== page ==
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The Tailors' Thread: Fit Feedback and Alteration Suggestions

Discussion in 'Classic Menswear' started by emptym, Sep 14, 2011.

  1. VinnyMac

    VinnyMac Well-Known Member

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    How much is he charging you to "take in the shoulders?"

    It's tough to judge the length or shoulder fit with that pose and camera angle.
     
  2. kayhill

    kayhill Well-Known Member

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    Australia
    In terms of coat length, because the perspective of that photo is top down it's very hard to judge whether the length is too long or not.

    Two rules of thumb:
    - does the coat cover your derriere?
    - if you have your hands by your side, is the coat approximately where your knuckles are?

    If so then I would say the length is about right.

    The shoulders look a little wide from the photo, but that could be because you have broad shoulders.
     
  3. bomgd3

    bomgd3 Member

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    My shoulders are actually pretty narrow so that's why the suit feels a bit wide. As for the angle, sorry! I would take another photo but I already left the suit at the tailor. The suit does cover my butt, but it just feels pretty long. I have a long torso so maybe that is part of the issue.
     
  4. bomgd3

    bomgd3 Member

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    Repost
     
    Last edited: Jul 19, 2013
  5. OTCtailor

    OTCtailor Well-Known Member

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    If you do enough research you'll have your answer. Otherwise, just trust your tailor. Or take better pics and don't be in such a hurry.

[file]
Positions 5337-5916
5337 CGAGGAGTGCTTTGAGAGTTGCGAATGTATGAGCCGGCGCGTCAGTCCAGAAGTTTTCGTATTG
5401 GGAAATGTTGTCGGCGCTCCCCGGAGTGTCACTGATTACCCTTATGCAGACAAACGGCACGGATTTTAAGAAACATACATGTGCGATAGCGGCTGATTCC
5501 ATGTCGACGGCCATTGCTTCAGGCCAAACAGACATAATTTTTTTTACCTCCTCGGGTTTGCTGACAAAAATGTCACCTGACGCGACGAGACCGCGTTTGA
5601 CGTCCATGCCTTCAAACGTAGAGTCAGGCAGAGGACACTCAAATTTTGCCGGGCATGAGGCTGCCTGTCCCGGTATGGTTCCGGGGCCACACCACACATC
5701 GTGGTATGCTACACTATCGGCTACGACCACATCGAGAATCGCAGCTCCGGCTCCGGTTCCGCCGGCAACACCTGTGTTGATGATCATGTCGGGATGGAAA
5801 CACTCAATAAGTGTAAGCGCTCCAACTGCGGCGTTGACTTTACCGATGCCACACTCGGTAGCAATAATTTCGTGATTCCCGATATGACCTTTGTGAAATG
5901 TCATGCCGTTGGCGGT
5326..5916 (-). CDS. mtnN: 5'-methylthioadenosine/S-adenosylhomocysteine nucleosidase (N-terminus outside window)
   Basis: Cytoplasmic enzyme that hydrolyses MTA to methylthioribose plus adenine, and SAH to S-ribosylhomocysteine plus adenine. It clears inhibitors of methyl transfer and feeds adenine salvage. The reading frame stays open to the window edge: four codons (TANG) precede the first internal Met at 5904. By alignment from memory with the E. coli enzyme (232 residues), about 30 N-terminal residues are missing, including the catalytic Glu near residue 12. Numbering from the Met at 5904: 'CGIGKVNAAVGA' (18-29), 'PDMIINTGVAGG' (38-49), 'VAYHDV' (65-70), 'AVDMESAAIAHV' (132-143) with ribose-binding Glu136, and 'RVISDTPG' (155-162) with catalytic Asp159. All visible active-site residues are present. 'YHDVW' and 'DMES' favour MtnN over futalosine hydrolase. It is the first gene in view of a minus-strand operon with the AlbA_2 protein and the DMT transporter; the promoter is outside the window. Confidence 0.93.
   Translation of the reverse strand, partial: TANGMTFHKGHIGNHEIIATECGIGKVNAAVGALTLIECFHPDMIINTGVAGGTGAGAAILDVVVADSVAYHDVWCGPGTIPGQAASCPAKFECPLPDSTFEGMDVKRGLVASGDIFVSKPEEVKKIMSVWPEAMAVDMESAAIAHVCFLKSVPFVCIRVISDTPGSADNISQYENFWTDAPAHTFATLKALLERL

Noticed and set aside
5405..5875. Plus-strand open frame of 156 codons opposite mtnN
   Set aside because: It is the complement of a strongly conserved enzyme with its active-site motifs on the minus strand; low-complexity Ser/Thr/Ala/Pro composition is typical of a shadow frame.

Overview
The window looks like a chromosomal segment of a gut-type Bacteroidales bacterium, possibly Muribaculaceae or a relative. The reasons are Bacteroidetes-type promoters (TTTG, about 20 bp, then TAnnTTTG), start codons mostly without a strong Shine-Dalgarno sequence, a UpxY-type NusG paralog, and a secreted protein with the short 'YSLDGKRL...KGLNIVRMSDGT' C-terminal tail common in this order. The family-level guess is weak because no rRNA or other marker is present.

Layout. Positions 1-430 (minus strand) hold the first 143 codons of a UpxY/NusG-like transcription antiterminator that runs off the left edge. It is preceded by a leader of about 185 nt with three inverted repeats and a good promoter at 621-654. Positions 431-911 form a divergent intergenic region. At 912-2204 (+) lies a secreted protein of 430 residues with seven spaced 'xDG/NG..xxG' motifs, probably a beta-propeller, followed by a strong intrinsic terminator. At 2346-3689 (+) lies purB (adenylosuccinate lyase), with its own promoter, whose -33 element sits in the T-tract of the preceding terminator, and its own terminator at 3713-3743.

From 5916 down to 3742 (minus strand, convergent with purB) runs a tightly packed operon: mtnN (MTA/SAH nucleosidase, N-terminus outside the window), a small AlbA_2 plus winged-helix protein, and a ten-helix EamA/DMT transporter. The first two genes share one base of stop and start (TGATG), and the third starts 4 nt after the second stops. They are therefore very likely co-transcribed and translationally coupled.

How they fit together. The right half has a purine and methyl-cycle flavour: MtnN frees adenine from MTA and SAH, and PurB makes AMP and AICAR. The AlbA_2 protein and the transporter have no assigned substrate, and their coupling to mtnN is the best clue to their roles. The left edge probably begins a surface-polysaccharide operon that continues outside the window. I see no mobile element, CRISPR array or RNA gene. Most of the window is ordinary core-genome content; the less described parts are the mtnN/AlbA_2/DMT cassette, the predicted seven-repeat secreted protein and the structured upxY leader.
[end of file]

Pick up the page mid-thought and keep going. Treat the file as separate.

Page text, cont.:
6. bomgd3

    bomgd3 Member

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    not all of us has tons of spare time and money to figure this out. That's why I'm here, since presumably there are some experts in this forum.

    Oh, and the tailor is doing this free of charge. Thanks for the thoughtful responses.
     
  7. Touching Cloth

    Touching Cloth Active Member

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    Haha you made me go back and make sure. No, it's actually just the creases from where it was folded when shipped to me. It only has a central seam.
     
  8. lychyrychy

    lychyrychy Well-Known Member

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    You have lower right shoulder, which is common in most men, that causes wrinkles underneath your arm pits in the back. To remedy this, take it to a competent tailor to add shoulder pads.
     
  9. lychyrychy

    lychyrychy Well-Known Member

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    Jacket might have issue with front and back balance, the front might be a bit short but its hard judging from the pictures. It's okay with the front a bit longer than the back but never shorter than the back. For me the main issue is the pants, it could be that you're sagging your pants that causes wrinkle behind you or your pants seat is not for your build.
     
  10. No Clue

    No Clue New Member

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    Jul 14, 2013
    

    Thanks for the response!

    Please forgive my amateur/ignorant question Re: the vents, but yes there's a stitch at the bottom of both vents. Am I supposed to cut that stitch?

    Thanks!
     
  11. kayhill

    kayhill Well-Known Member

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    Yeah mate, the vents should be open. Think of that stitching as packaging.
     
    Last edited: Jul 21, 2013
  12. kayhill

    kayhill Well-Known Member

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    Generally speaking you look very good in that suit.